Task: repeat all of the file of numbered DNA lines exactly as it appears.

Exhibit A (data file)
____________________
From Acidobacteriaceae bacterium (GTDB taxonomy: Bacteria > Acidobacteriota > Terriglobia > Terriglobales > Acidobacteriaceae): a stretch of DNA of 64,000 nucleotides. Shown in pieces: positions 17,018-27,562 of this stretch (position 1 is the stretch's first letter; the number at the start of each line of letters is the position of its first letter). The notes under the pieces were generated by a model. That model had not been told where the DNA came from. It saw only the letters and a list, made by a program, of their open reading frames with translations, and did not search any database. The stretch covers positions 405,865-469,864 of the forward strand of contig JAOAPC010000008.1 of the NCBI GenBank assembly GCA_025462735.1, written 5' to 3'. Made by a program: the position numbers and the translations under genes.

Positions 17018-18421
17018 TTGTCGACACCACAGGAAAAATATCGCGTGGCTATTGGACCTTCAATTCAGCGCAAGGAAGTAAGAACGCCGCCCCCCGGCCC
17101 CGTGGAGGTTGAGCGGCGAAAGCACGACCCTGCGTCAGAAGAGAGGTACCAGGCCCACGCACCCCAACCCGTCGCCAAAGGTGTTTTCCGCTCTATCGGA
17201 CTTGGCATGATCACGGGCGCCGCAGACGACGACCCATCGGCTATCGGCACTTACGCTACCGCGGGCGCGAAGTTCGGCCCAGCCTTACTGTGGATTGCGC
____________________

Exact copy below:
From Acidobacteriaceae bacterium (GTDB taxonomy: Bacteria > Acidobacteriota > Terriglobia > Terriglobales > Acidobacteriaceae): a stretch of DNA of 64,000 nucleotides. Shown in pieces: positions 17,018-27,562 of this stretch (position 1 is the stretch's first letter; the number at the start of each line of letters is the position of its first letter). The notes under the pieces were generated by a model. That model had not been told where the DNA came from. It saw only the letters and a list, made by a program, of their open reading frames with translations, and did not search any database. The stretch covers positions 405,865-469,864 of the forward strand of contig JAOAPC010000008.1 of the NCBI GenBank assembly GCA_025462735.1, written 5' to 3'. Made by a program: the position numbers and the translations under genes.

Positions 17018-18421
17018 TTGTCGACACCACAGGAAAAATATCGCGTGGCTATTGGACCTTCAATTCAGCGCAAGGAAGTAAGAACGCCGCCCCCCGGCCC
17101 CGTGGAGGTTGAGCGGCGAAAGCACGACCCTGCGTCAGAAGAGAGGTACCAGGCCCACGCACCCCAACCCGTCGCCAAAGGTGTTTTCCGCTCTATCGGA
17201 CTTGGCATGATCACGGGCGCCGCAGACGACGACCCATCGGCTATCGGCACTTACGCTACCGCGGGCGCGAAGTTCGGCCCAGCCTTACTGTGGATTGCGC